Saxifrage Family

California Saxifrage © KKorbholz

Saxifragaceae (saks-ih-frag-AY-see-ee)

Iconic Features

  • Perennial herbs
  • Often rounded leaves in a basal rosette
  • Usually 5-petaled flowers
  • Hypanthium present

Description (Jepson)

  • Eudicotyledons (eudicots) – a major lineage of flowering plants including most plants traditionally described as dicots and generally characterized by
    • 2 seed leaves (dicotyledon)
    • Netted (reticulate) leaf venation
    • Flower parts in fours and fives
    • Pollen grains with 3 pores (tricolpate)
    • Vascular bundles in stem arranged in a ring
    • Taproot system
  • Perennial herbs
  • Leaves
    • Generally in a basal rosette
      • Any stem leaves are alternate (1 leaf at each junction with stem)
    • Usually wide and rounded; sometimes succulent
    • Often with a scalloped or coarsely-toothed edge
  • Flowers
    • Inflorescence (flower arrangement) in a variety of forms
    • Usually bisexual, usually radially-symmetrical, star- or bell-shaped flowers
    • Usually 5 sepals (usually green outer flower parts) and 5 separate petals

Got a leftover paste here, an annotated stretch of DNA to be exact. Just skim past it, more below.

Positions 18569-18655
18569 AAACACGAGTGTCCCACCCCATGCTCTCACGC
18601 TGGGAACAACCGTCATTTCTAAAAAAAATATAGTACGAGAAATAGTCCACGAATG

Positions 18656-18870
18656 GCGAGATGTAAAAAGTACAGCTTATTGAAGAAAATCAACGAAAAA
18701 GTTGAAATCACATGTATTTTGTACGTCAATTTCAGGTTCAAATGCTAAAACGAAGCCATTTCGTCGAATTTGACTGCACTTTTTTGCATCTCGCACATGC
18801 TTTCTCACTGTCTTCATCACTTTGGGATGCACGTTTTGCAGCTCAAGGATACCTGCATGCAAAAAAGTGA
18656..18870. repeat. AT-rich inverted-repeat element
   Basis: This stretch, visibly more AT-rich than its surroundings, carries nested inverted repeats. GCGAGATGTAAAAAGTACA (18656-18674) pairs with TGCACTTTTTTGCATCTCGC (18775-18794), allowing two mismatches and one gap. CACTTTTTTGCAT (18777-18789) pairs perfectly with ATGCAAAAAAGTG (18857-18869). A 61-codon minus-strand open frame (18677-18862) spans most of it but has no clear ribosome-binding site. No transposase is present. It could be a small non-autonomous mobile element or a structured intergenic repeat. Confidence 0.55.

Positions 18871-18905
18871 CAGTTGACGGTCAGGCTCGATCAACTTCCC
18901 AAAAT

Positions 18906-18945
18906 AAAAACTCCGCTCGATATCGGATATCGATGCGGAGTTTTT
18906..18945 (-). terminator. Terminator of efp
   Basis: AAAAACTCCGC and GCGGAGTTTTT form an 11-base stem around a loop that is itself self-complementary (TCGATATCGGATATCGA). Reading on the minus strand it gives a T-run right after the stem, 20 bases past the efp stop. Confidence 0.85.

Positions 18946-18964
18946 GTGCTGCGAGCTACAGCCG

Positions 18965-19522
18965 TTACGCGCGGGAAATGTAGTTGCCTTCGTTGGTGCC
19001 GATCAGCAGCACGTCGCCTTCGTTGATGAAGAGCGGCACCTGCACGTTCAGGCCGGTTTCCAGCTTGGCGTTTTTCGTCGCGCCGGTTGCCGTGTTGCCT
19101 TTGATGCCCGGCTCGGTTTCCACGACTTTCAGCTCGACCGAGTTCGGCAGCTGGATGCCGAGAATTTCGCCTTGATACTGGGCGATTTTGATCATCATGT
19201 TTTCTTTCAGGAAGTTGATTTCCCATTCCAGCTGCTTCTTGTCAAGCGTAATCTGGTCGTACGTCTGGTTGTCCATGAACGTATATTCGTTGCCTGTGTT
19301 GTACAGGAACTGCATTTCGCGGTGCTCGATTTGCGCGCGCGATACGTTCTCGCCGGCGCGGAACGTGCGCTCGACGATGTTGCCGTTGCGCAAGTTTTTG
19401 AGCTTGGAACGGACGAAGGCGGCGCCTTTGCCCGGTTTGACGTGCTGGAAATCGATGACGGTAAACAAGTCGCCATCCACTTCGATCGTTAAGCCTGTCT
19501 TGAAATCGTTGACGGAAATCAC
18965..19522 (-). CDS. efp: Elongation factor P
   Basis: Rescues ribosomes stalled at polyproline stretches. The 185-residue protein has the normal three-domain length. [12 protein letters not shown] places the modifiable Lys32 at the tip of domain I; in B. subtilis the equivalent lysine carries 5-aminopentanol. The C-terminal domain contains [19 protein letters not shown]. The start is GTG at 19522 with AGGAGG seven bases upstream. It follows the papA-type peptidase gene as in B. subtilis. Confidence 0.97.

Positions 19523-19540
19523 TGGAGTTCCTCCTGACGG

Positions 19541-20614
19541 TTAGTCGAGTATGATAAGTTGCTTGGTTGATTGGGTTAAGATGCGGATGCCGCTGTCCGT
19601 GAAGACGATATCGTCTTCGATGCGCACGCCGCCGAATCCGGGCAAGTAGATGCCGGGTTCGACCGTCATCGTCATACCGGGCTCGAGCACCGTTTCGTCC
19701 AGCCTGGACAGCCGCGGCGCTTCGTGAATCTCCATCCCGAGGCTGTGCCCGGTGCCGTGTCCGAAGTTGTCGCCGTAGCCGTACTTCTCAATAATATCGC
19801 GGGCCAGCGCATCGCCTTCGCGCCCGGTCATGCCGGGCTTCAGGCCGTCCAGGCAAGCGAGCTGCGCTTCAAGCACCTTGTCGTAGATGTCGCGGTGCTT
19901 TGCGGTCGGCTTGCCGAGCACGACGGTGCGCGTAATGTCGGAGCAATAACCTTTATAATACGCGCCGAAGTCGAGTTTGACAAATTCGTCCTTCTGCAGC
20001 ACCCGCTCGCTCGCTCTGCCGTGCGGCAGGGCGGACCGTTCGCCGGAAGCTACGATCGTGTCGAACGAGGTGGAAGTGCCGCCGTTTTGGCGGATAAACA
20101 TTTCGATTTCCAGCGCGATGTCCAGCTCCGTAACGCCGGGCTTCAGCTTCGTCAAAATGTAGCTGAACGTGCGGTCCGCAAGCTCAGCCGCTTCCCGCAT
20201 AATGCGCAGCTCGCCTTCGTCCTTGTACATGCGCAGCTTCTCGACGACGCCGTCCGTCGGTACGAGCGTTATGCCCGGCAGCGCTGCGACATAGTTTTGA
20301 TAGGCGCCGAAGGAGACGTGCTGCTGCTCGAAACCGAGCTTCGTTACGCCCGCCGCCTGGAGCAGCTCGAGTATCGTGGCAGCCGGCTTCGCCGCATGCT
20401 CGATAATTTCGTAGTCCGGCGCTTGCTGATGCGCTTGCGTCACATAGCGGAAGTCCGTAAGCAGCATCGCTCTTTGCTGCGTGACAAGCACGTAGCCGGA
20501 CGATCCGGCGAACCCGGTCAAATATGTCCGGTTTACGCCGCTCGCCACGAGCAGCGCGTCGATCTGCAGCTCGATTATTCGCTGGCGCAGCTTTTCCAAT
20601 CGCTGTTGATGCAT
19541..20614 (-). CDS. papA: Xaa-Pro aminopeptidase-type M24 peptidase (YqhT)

• Petals are white, yellow, or pink, and sometimes toothed or fringed
      • Usually 2 pistils (female flower parts), which may be partly fused
    • Sepals, petals, and stamens (male flower parts) fused at base into a cup-like structure (hypanthium)
    • Ovary superior (above the attachment of other flower parts) to inferior (below the attachment of other flower parts)
  • Fruit is a capsule with many small seeds (a dry, multi-chambered fruit that splits open at maturity)


  • Approximately 600 species
    • Found especially in northern temperate and cold climates
    • Most grow in moist, shaded woodlands
      • The Pacific Northwest has the greatest number of species in the world (Emily-Bell)
    • Includes saxifrages (Micranthes species), woodland stars (Lithophragma species), sugar scoops (Tiarella species), alumroots (Heuchera species), fringe cups (Tellima species), and astilbes (Astilbe species)
  • Some species, e.g. coral bells (Heuchera sanguinea), are cultivated as ornamentals
  • Scientific and common name from the included genus Saxifraga, from the Latin saxum, “rock,” and frango, “to break”
    • Saxifraga species are renowned for the ability to thrive in the crevices of exposed, alpine crags, thus appearing to break rock (Encyclopædia Britannica 2016)
    • Pliny (23 AD-79 AD) wrote in his Natural History that the name referred to the supposed ability of some species to break up kidney and bladder stones (Idaho 2012)
  • Represented by 3 species at Edgewood

See General References

Specific References

Emily-Bell. Saxifragaceae – Saxifrage family. Better Learning through Botany.

Encyclopædia Britannica. 2016, Jan. 29. Saxifragaceae. Britannica.

Idaho Mountain Wildflowers. 2012, Jun. 27. Saxifrage family, Saxifragaceae.

Browse Some Edgewood Plants in this Family